Keep Your Bum Clean: TUSHY Spa 3.0

A bidet attachment that cleans better than toilet paper

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4

Tushy Spa 3.0

TUSHY Spa Bidet

The Spruce / Lindsay Boyers

What We Like
  • Hot water attachment

  • Movable spout

  • Dial-controlled pressure

What We Don't Like
  • Issues with setup

  • Hot water hose stays visible

  • Water can splash

Bottom Line

The TUSHY Spa 3.0 bidet does its job so well you’ll never have to worry about a toilet paper shortage again.

4

Tushy Spa 3.0

TUSHY Spa Bidet

The Spruce / Lindsay Boyers

We purchased the Tushy Spa 3.0 bidet so our writer could put it to the test. Keep reading for our full product review.

Talking about poop can feel kind of weird, but we all do it (or at least we all should be doing it). Okay, so maybe we’re not talking about poop directly, but we all know the main purpose of a bidet attachment: To clean you up after you go, without the need for toilet paper. Bidets have been around for a long time, and are still the norm in many countries. They came back into the spotlight thanks to the Great Toilet Paper Shortage of March 2020. While toilet paper has found its way back on the shelves, interest in bidets has remained, and that’s why I wanted to try the TUSHY Spa 3.0 bidet.

The bidet setup promises to be a quick and easy process that’s done in 20 minutes or so, but that wasn’t my experience. I turned off the water source at the bottom of my toilet and the hot water source under the bathroom sink, removed the toilet seat, and got to work. While the location of all of the piping was pretty straightforward, I ran into problems when it came time to tighten everything.

TUSHY Spa Bidet

The Spruce / Lindsay Boyers

The instructions advise me to test the bidet and check for leaks before continuing through the entire process, and it’s a good thing I did because I had to fight with a leak for about 20 minutes before I could get the attachments secure enough. To be fair, my toilet piping looked like it had seen better days, but it took a separate wrench, some muscle, and a slightly flooded bathroom floor before I was able to successfully get the TUSHY installed.

While the location of all of the piping was pretty straightforward, I ran into problems when it came time to tighten everything.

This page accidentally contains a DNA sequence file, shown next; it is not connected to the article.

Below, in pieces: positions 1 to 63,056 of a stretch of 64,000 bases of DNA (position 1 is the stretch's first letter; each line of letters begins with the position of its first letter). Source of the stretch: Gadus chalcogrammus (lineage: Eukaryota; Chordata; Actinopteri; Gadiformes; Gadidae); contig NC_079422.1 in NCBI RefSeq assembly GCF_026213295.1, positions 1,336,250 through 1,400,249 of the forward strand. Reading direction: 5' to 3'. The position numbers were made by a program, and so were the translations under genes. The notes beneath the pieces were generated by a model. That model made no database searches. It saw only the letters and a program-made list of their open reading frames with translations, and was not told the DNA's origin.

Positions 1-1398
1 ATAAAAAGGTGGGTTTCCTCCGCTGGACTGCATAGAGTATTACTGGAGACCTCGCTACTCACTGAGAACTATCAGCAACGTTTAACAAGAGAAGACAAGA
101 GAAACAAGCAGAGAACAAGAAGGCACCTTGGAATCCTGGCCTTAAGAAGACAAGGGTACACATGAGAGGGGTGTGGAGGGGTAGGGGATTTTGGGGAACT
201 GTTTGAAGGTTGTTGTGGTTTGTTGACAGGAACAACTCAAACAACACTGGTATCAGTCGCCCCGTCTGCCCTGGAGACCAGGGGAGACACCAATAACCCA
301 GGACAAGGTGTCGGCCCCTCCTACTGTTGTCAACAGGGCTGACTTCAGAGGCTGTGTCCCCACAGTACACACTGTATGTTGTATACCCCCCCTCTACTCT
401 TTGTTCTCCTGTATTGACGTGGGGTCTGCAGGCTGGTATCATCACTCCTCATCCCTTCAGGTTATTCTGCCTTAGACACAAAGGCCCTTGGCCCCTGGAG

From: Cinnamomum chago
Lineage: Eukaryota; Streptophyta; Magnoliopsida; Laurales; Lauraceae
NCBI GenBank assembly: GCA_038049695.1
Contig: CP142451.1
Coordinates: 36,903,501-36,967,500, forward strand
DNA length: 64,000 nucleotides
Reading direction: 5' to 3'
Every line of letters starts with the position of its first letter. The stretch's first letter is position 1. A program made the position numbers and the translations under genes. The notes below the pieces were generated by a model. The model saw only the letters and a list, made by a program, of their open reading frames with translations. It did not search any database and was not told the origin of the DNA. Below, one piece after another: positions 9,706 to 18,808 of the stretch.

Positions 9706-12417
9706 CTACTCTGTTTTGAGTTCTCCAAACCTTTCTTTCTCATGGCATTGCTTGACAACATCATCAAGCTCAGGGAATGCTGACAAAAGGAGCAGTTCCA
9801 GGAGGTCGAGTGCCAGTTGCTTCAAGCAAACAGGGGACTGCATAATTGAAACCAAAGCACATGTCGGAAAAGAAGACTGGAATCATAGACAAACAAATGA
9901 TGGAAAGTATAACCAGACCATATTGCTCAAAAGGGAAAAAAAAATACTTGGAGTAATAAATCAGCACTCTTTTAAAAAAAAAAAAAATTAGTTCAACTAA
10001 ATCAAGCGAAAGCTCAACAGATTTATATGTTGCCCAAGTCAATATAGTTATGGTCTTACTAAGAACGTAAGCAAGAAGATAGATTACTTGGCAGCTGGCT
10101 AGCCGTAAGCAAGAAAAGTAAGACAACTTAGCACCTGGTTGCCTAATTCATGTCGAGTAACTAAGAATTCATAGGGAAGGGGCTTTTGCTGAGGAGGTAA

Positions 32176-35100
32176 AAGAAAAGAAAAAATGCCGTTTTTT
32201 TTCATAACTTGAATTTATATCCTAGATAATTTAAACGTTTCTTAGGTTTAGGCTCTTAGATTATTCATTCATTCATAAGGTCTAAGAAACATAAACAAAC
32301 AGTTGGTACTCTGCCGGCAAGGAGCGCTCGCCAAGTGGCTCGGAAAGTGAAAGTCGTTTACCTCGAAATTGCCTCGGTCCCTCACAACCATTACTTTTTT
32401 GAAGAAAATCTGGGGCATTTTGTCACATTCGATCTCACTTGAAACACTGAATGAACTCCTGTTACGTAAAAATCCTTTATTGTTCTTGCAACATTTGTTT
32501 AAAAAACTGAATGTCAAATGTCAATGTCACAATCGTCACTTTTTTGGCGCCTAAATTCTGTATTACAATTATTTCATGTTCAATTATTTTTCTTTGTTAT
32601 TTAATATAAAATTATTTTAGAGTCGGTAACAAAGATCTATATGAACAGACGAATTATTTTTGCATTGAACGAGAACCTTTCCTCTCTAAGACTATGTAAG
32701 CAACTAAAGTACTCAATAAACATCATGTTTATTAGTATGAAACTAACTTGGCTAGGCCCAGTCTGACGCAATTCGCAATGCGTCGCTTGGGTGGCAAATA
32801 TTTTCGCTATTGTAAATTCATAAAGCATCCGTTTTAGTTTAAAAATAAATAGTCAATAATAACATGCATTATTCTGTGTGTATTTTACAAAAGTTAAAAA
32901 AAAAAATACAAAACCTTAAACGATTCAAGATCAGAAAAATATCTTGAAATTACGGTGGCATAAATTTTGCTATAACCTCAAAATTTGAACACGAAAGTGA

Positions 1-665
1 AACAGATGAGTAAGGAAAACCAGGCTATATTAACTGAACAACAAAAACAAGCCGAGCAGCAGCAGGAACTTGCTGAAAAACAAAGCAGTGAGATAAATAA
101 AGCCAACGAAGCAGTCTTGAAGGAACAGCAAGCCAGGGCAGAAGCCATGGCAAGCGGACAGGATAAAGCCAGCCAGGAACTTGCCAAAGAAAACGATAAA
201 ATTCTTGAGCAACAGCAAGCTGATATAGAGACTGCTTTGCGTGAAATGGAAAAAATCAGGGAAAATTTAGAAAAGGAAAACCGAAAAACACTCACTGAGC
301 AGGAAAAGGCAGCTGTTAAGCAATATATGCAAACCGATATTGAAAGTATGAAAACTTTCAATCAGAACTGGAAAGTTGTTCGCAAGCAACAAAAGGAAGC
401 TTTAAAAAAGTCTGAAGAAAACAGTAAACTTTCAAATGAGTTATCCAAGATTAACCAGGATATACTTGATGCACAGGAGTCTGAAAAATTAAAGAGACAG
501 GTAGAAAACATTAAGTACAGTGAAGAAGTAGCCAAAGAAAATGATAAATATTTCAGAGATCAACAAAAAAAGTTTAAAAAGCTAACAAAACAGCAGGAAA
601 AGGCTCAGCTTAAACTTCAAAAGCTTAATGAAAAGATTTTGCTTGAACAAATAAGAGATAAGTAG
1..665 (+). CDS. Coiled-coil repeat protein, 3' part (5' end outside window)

Once I was able to confirm that everything was leak-free (after the fourth try), the rest of the process—putting the bidet in place on the toilet bowl and reattaching the toilet seat—went smoothly.

TUSHY Spa Bidet

The Spruce / Lindsay Boyers

Now came the real test: performance. I went about my business like I normally do and when I was done, I turned on the bidet and let it do its work. There are two knobs that control the bidet—one for pressure and one for temperature. The pressure dial allows you to clean your bottom, but you can turn it in the opposite direction so that it cleans the nozzle, keeping it sanitary after every use. There’s also a switch that lets you move the nozzle up and down to aim it exactly where you want it.

The aim is spot-on, though. The nozzle lined up perfectly with the spots I wanted clean, and I could move it up and down to make sure the entire area was hit with water.

The pressure is strong enough to make sure you get squeaky clean but not so strong that it’s uncomfortable, even on full blast. Just like with the sink water, it does take a little time for the water to warm up, something I didn’t realize at first. It’s a good idea to let the bidet run a little bit on low pressure (it will just drip into the toilet bowl) to warm up before you turn the pressure up and have it touch your skin. 

I tested the water temperature on the highest setting, and it was bearable, but it does get pretty hot, so when using the bidet, you want to make sure to start slowly and increase the temperature gradually until you find your sweet spot, just like you would in the shower.

TUSHY Spa Bidet

The Spruce / Lindsay Boyers

The aim is spot-on, though. The nozzle lined up perfectly with the spots I wanted clean, and I could move it up and down to make sure the entire area was hit with water. Moving the nozzle around does cause some splashing onto the toilet seats though, especially if I was seated a little too far forward. The water that splashed onto the seat was clean, so it’s not a big deal, but it’s something worth mentioning.

When I was done with the bidet, I wiped with some toilet paper, just as a test to see if I was clean, and I was, impressively so. There’s really no need to finish the job with toilet paper, but there is water that’s left behind, so if you don’t have time to air dry, a little pat dry with a square or two will do the trick.